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Arguably the first found footage horror movie to hit the screen, Ruggero Deodato’s Cannibal Holocaust still holds up today as one of the most disturbing, and brutally realistic, films of all time. Deodato passed away on December 29.
Although the controversial filmmaker will forever be known for Cannibal Holocaust, he also made a few lesser-known movies including Body Count, Phantom of Death, and Dial Help.
He continued to make a few films through the 90s, his final work was released in the 2019 anthology film Deathcember in which he directed the segment titled Casetta Sperduta in Campagna.
Perhaps one of Deodato’s most significant influences is Eli Roth whose The Green Inferno (2013) is an obvious homage to Holocaust. Roth, upon hearing of his mentor’s passing wrote:
“Deeply deeply saddened by the loss of truly one of the most wonderful, generous, brilliant and funny people I have ever had the pleasure of knowing, @therealdeodato Ruggero Deodato changed my life in 100 minutes when I first saw ‘Cannibal Holocaust.’
I have talked about his influence extensively, but to then get to know him and then become close with him and his wonderful family was truly unexpected. He welcomed me on his set when I was in Rome doing the first Hostel press tour (the pic by the fire truck is the day we met.) We became fast friends and he brilliant played a Cannibal in Hostel 2, dining on @stan_yanevski. I directed all of Hostel 2 wearing @spencerwaltz Cannibal Holocaust t shirts.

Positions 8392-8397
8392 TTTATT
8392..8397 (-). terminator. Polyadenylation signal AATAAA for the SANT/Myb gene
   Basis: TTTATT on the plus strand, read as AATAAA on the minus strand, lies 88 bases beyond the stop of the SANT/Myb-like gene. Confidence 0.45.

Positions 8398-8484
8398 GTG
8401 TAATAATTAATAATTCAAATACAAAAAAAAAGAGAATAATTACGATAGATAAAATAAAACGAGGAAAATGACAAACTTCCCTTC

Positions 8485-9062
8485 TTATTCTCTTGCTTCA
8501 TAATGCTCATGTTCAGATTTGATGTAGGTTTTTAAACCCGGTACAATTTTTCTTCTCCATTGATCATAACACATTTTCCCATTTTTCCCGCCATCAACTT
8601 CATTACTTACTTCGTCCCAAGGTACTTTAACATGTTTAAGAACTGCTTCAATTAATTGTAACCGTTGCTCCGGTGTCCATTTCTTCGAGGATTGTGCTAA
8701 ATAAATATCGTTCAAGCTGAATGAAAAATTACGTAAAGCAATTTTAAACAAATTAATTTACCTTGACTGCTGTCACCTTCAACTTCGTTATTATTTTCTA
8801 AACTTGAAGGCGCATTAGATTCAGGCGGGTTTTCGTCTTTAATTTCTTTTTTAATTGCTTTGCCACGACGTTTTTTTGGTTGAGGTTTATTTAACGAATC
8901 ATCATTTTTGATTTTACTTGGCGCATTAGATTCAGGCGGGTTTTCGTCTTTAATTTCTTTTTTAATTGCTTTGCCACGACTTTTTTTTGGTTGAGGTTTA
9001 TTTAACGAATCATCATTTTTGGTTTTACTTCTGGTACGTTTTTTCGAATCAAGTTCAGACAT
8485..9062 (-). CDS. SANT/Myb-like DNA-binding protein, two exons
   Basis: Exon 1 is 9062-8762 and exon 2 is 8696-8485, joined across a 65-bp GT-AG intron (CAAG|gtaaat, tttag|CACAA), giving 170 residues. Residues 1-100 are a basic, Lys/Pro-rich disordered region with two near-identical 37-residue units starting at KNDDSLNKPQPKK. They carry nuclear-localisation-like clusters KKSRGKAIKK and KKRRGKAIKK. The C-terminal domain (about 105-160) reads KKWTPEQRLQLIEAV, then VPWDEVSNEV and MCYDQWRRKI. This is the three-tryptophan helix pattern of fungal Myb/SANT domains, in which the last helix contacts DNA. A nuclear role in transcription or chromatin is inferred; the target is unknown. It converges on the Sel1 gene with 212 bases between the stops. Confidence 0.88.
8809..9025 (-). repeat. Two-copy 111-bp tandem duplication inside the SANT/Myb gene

The Green Inferno is dedicated to him, and he was so supportive, coming to the premiere at the Rome film festival with me. There too many memories, too many stories, all of them make me smile. The way he was in this first photo from the Hostel 2 set is how I will always remember him. He was truly one of the greats in every way.
Look into his filmography, it’s pretty mind blowing. He was the A.D. to both Rossellini and Corbucci and you can truly see their influence in his work. He was one of a kind. Rest in peace Ruggero. Bone appetite.” — Eli Roth, Facebook
Deodato was faced with criminal charges over Cannibal Holocaust. The kills and situations are so real that he was charged with, among other things, murder.
Before the movie was made he made his actors sign a contract to “disappear” from public view for three years in an effort to make it seem as if they had actually died in the movie. That would prove detrimental to his case until they all appeared in court very much alive and the charges against Deodato were dropped.
Quentin Tarantino and Oliver Stone were also fans of Deodato’s work. No cause of death has been released about Deodato’s death.
Ruggero Deodato: 1939-2022
*header photo: Courtesy of Eli Roth